In the Holy Quran Allah (Glorious and Exalted Is He) says,

They said, “Exalted are You; we have no knowledge except what You have taught us. Indeed, it is You who is the Knowing, the Wise.”

(Quran Chapter Al-Baqarah 2:32) Saheeh International   

‘O Allah, I seek refuge in you from the kind of knowledge which does not give benefit, from the heart in which there is no fear, from the soul which does not become satisfied and Dua which is not accepted.’ Aamiin Aamiin Aamiin Ya Rabbal Al-Aamiin 🤲. 

Sattar Bawany

𝐁𝐢𝐛𝐥𝐢𝐨𝐠𝐫𝐚𝐩𝐡𝐲 𝐟𝐨𝐫 𝐋𝐞𝐚𝐝𝐞𝐫𝐬𝐡𝐢𝐩 𝐋𝐞𝐬𝐬𝐨𝐧𝐬 𝐒𝐞𝐫𝐢𝐞𝐬 𝐨𝐟 𝐏𝐫𝐨𝐩𝐡𝐞𝐭 𝐌𝐮𝐡𝐚𝐦𝐦𝐚𝐝 (𝐩𝐞𝐚𝐜𝐞 𝐛𝐞 𝐮𝐩𝐨𝐧 𝐡𝐢𝐦)

Abu al-Fiḍā ‘Imād Ad-Din Ismā‘īl ibn ‘Umar ibn Kathīr al-Qurashī Al-Damishqī (701-774/1302-1373). The Life of the Prophet Muhammad: Al-Sîrah alNabawiyya. Translated by Trevor Le Gassick. Reviewed by Ahmad Fareed and Muneer Fareed. Reading, UK: Garnet Publishing Limited, 1998-1999. 4 vols. 1960 pp.

Abū Ghuddah, ʻAbd al-Fattāḥ. Prophet Muhammad the Teacher and His Teaching Methodologies. Karachi: Zam Zam Publishers, 2003

Muhammad Ibn Ishâq, (d. 151/768). Ibn Ishaq’s The Life of Muhammad. Translated by Alfred Guillaume. London: Oxford University Press, 1955. Reprinted Karachi, 1967, 1978. 815 pp.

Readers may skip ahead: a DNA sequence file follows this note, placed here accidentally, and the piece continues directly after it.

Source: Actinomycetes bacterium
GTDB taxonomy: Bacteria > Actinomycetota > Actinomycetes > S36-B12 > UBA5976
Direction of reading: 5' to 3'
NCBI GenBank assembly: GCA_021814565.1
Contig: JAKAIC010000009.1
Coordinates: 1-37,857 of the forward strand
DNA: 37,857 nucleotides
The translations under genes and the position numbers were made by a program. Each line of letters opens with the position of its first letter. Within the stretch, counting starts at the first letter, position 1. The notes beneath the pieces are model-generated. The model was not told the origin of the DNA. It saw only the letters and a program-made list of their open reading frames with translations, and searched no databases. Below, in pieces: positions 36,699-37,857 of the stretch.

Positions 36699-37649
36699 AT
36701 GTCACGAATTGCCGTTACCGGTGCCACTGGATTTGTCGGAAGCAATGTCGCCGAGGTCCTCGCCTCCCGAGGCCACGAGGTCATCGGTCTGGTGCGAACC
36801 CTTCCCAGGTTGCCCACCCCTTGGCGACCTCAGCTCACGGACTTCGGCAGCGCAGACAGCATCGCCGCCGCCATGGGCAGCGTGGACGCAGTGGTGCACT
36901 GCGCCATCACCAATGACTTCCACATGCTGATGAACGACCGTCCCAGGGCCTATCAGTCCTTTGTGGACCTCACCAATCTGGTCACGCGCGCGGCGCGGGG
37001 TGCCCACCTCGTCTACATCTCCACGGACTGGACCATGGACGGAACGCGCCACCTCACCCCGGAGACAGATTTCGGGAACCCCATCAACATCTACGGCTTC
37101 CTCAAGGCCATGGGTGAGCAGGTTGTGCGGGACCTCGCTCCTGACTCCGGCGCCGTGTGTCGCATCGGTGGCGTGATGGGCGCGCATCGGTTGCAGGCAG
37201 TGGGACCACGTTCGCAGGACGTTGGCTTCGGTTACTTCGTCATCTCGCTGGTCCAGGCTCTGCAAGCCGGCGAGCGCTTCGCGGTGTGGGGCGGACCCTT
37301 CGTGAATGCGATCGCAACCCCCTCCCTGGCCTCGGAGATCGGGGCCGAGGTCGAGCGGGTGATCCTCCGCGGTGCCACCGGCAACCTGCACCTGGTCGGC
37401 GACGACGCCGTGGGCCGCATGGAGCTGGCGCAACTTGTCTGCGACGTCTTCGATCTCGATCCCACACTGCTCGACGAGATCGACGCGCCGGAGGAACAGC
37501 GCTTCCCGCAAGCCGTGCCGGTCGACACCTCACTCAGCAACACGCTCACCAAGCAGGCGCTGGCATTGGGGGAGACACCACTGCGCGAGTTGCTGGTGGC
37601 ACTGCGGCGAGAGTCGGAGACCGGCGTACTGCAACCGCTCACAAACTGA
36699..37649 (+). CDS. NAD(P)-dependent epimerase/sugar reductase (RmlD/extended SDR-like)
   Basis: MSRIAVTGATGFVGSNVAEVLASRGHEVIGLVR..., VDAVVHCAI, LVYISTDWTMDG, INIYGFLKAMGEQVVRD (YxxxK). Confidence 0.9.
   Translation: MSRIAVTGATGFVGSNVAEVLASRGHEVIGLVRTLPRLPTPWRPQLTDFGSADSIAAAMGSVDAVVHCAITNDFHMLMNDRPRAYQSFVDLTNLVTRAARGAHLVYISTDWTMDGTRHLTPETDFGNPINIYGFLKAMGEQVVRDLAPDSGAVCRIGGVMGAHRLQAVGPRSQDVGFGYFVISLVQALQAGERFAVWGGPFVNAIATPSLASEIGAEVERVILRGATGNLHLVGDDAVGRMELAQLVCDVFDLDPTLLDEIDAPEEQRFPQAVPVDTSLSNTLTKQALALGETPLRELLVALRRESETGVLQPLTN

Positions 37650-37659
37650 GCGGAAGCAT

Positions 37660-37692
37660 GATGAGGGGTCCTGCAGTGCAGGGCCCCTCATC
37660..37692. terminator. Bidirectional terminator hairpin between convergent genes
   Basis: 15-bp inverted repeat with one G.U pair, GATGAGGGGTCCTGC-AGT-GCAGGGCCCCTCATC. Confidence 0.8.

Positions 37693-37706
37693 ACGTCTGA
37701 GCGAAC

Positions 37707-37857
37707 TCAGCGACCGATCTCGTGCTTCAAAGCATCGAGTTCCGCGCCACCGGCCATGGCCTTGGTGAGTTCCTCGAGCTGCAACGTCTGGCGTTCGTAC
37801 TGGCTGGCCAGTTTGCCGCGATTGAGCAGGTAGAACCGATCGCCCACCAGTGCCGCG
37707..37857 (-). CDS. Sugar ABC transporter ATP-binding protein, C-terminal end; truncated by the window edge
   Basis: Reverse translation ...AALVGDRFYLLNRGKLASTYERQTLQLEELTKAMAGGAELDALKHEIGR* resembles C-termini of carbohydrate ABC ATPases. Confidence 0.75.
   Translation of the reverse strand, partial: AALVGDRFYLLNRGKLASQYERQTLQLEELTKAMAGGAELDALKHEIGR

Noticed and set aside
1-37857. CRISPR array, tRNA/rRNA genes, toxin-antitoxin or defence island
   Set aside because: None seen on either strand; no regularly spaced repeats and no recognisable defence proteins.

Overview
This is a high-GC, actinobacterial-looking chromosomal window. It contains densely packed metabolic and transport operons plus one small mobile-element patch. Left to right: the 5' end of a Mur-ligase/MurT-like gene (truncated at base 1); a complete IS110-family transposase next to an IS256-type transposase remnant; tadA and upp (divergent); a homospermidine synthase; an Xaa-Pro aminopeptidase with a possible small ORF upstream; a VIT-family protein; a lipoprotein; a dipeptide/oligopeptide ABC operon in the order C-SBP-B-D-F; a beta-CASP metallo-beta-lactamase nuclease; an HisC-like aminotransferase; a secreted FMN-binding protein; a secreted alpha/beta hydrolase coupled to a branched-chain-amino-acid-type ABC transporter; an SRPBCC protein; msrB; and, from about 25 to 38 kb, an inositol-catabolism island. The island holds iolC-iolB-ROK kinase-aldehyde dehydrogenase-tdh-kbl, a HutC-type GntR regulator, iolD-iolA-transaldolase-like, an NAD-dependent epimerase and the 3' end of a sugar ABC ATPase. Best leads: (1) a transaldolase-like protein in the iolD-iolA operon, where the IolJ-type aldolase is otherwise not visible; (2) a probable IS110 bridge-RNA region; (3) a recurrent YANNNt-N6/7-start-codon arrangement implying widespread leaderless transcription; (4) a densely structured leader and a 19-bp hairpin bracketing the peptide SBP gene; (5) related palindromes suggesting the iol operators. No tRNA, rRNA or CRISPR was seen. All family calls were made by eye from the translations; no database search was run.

Muhammad Sa‘id Ramadan al-Buti, Jurisprudence in Muhammad’s Biography: Scientific and Systematic Studies of Lessons, Principles and Constitution. Translated and abridged by Ali Rustum. 1st ed. Damascus: Dar al-Ma’arifah, 1988. 165 pp.

Muhammad al-Ghazali (1335-1416/1917-1996). Fiqh-us-Seerah: Understanding the Life of Prophet Muhammad. 2nd ed. Saudi Arabia: International Islamic Publishing House (IIPH). 514 pp.

Safi-ur-Rahman al-Mubarakpuri (b. 1361/1942). Ar-Raheeq al-Makhtûm (The Sealed Nectar): Biography of the Noble Prophet. 1st edition. Riyadh: Maktaba Dar-us-Salam, 1416/1996. 503 pp.

John Adair. The Leadership of Muhammad. Kogan Page, 2010. 148 pp ISBN 9780749460761

Sattar Bawany. Leadership in Disruptive Times. Business Expert Press (BEP) Inc. New York, NY, 314 pp. July 2020 ISBN 9781952538360. Details available at and Sample Chapter available as a download from